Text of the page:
LC model with weighted panel data

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Jingzhu Shan

Aug 21, 2022, 11:08:25 AMAug 21
to Biogeme

Dear Professor, 

I am trying to do a latent class model and the class membership model includes socio-economic variable. The datafile is organized as panel data and I want to use weighted data. I remember you said weight does not work for panel data. So, I “flatten” my data file, so that all the observations for the same individual are the same row. 

I first try a latent class model without weight using “flatten” data. However, the results using flatten data are quite different from the results using panel data. (I am sure that the flatten data is well organized according to your suggestion, because I use this flatten data to do a logit model and the results is same with those using panel data.) Could you please help me to check if there are any errors in my syntax? 

Thanks for your help!


# Read the data

df = pd.read_excel('BW20.xlsx')

database = db.Database('BW20', df)


# Number of observations for each individual.

nbrQuestions = 8




# Parameters to be estimated. One version for each latent class.


ASC_NONE_1 = Beta(f'ASC_NONE_class_1', 0, None, None, 0) 

B_DIST_1 = Beta(f'B_DIST_class_1', 0, None, None, 0)

B_ NUM_1 = Beta(f'B_NUM_class_1', 0, None, None, 0) 


ASC_NONE_2 = Beta(f'ASC_NONE_class_2', 0, None, None, 0) 

B_DIST_2 = Beta(f'B_DIST_class_2', 0, None, None, 0)

B_ NUM_2 = Beta(f'B_NUM_class_2', 0, None, None, 0) 


# Definition of new variables


DIST_ A = [Variable(f'DIST_A_{q}') for q in range(nbrQuestions)]

NUM_A = [Variable(f'NUM_A_{q}') for q in range(nbrQuestions)]


DIST_ B = [Variable(f'DIST_B_{q}') for q in range(nbrQuestions)]

NUM_B = [Variable(f'NUM_B_{q}') for q in range(nbrQuestions)]


A_SP_F = [Variable(f'A_SP_{q}') for q in range(nbrQuestions)]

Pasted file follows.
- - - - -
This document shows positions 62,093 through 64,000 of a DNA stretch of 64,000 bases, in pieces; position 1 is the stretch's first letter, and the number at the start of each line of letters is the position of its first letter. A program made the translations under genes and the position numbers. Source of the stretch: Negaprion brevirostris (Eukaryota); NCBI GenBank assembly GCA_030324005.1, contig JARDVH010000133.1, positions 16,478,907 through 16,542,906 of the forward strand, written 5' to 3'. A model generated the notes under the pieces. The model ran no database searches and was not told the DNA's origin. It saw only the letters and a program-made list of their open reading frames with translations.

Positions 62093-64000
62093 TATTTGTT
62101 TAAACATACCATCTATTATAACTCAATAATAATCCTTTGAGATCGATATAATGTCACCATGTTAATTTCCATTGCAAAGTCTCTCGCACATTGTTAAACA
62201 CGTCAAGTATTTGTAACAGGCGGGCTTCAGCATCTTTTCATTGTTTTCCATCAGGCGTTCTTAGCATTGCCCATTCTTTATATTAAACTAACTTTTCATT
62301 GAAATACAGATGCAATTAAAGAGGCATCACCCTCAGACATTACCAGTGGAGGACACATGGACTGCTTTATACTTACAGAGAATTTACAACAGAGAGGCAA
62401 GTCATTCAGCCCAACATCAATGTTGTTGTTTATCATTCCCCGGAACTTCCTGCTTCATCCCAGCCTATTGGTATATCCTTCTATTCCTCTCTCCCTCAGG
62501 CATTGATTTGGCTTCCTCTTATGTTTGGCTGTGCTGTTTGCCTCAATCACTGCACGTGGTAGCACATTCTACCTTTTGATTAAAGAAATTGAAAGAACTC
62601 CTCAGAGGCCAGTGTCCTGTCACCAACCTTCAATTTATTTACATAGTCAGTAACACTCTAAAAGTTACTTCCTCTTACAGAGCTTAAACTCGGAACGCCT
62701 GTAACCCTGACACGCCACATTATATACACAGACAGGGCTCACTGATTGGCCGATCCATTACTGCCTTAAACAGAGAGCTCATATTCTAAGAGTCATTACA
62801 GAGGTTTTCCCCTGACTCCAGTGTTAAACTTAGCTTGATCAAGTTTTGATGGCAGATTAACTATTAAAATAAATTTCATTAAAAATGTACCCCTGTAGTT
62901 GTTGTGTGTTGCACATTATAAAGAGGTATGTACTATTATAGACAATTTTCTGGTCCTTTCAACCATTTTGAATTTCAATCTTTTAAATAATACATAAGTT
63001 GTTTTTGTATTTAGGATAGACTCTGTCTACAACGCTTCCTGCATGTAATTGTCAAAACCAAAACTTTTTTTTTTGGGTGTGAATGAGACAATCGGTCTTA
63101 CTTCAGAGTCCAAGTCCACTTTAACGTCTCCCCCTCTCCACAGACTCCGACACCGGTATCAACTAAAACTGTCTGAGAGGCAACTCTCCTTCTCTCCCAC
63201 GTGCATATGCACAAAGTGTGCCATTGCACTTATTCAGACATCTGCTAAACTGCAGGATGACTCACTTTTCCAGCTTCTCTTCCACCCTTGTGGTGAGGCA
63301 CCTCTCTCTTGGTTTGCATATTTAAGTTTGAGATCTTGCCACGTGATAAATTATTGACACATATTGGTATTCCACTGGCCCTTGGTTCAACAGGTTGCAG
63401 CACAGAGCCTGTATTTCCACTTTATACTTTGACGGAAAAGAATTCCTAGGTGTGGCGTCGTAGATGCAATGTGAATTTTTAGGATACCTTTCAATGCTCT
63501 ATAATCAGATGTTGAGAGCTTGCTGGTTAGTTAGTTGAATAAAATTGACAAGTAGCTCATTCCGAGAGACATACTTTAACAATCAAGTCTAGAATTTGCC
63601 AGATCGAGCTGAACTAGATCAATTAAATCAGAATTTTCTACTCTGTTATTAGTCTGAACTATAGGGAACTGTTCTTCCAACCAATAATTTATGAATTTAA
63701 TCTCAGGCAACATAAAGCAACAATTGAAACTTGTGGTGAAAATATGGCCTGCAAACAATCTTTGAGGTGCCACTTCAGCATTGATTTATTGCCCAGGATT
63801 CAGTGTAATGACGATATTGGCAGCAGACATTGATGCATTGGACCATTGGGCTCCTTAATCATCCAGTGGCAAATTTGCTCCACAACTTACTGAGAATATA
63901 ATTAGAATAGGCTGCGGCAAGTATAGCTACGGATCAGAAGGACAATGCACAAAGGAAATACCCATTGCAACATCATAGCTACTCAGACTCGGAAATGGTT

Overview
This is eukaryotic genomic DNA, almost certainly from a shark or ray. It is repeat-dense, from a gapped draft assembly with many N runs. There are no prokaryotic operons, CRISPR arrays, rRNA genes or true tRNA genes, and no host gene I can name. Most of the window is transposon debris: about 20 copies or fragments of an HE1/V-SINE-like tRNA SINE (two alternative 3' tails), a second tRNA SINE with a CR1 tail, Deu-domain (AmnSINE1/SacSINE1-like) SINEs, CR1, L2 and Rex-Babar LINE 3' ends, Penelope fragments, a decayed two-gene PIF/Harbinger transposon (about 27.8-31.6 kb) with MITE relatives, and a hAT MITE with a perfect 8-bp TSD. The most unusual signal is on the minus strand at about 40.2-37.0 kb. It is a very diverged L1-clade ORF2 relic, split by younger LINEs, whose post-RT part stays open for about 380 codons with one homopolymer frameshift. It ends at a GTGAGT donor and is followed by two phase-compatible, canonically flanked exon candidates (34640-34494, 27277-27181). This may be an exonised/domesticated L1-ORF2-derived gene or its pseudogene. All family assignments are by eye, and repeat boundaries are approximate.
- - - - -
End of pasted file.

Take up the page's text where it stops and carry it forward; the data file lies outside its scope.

B_SP_F = [Variable(f'B_SP_{q}') for q in range(nbrQuestions)]

C_SP_F = [Variable(f'C_SP_{q}') for q in range(nbrQuestions)]

CHOICE = [Variable(f'CHOICE_{q}') for q in range(nbrQuestions)]


# Utility functions

V11 = B_DIST_1 * DIST_A[q] + \

      B_NUM_1 * NUM25_A[q]

      for q in range(nbrQuestions)


V21 = [

      B_DIST_1 * DIST_B[q] + \

      B_NUM_1 * NUM_B[q]

      for q in range(nbrQuestions)


V31 = ASC_NONE_1


V12 = [

      B_DIST_2 * DIST_A[q] + \

      B_NUM_2 * NUM25_A[q]

      for q in range(nbrQuestions)

V22 = [

      B_DIST_2 * DIST_B[q] + \

      B_NUM_2 * NUM25_B[q]

      for q in range(nbrQuestions)


V32 = ASC_NONE_2


# Associate the availability conditions with the alternatives

V1 = [

      {1: V11[q], 2: V21[q], 3: V31} 

      for q in range(nbrQuestions)


V2 = [

      {1: V12[q], 2: V22[q], 3: V32} 

      for q in range(nbrQuestions)


av = [

      {1: A_SP_F[q], 2: B_SP_F[q], 3: C_SP_F[q]}

      for q in range(nbrQuestions)



# Definition of the model. This is the contribution of each observation to the log likelihood function.

prob1 = [

         models.logit(V1[q], av[q],Variable(f'CHOICE_{q}'))

      for q in range(nbrQuestions)


prob2 = [

         models.logit(V2[q], av[q], Variable(f'CHOICE_{q}'))

      for q in range(nbrQuestions)



# Parameters for the class membership model

ASC_vs1 = Beta('ASC_vs1',0,None,None,0)         

ASC_vs2 = Beta('ASC_vs2',0,None,None,1)

B_AGE= Beta(f'B_AGE', 0, None, None, 0)









           PROB_CLASS1*prob1[q] +PROB_CLASS2*prob2[q]

           for q in range(nbrQuestions)




        for q in range(nbrQuestions)



biogeme = bio.BIOGEME(database,bioMultSum(logprob))

biogeme.modelName = 'CHOICE_MODEL'


#Define level of verbosity

logger = msg.bioMessage()

# logger.setSilent()

# logger.setWarning()


# logger.setDetailed()


# Estimate the parameters.

results = biogeme.estimate()

pandasResults = results.getEstimatedParameters() 


pandasGeneralStat = results.getGeneralStatistics() 


lc model (flatten data).py

Bierlaire Michel

Aug 22, 2022, 2:46:18 AMAug 22
to, Bierlaire Michel, Biogeme
- The models for the two classes look identical. Therefore, it is quite difficult for an algorithm to find maximum likelihood estimates, due to symmetry. It is likely that it is trapped in a local optimum.
- The class membership is characterizing the individual. So you need to calculate the probability of the trajectory conditional to the class, and then calculate the mean across classes. Here, it seems that you are applying the class membership to each observation. 
- I don’t see any panel effect to capture serial correlation. So, there is no point considering the panel nature of the data, as you assume them independent anyway. 

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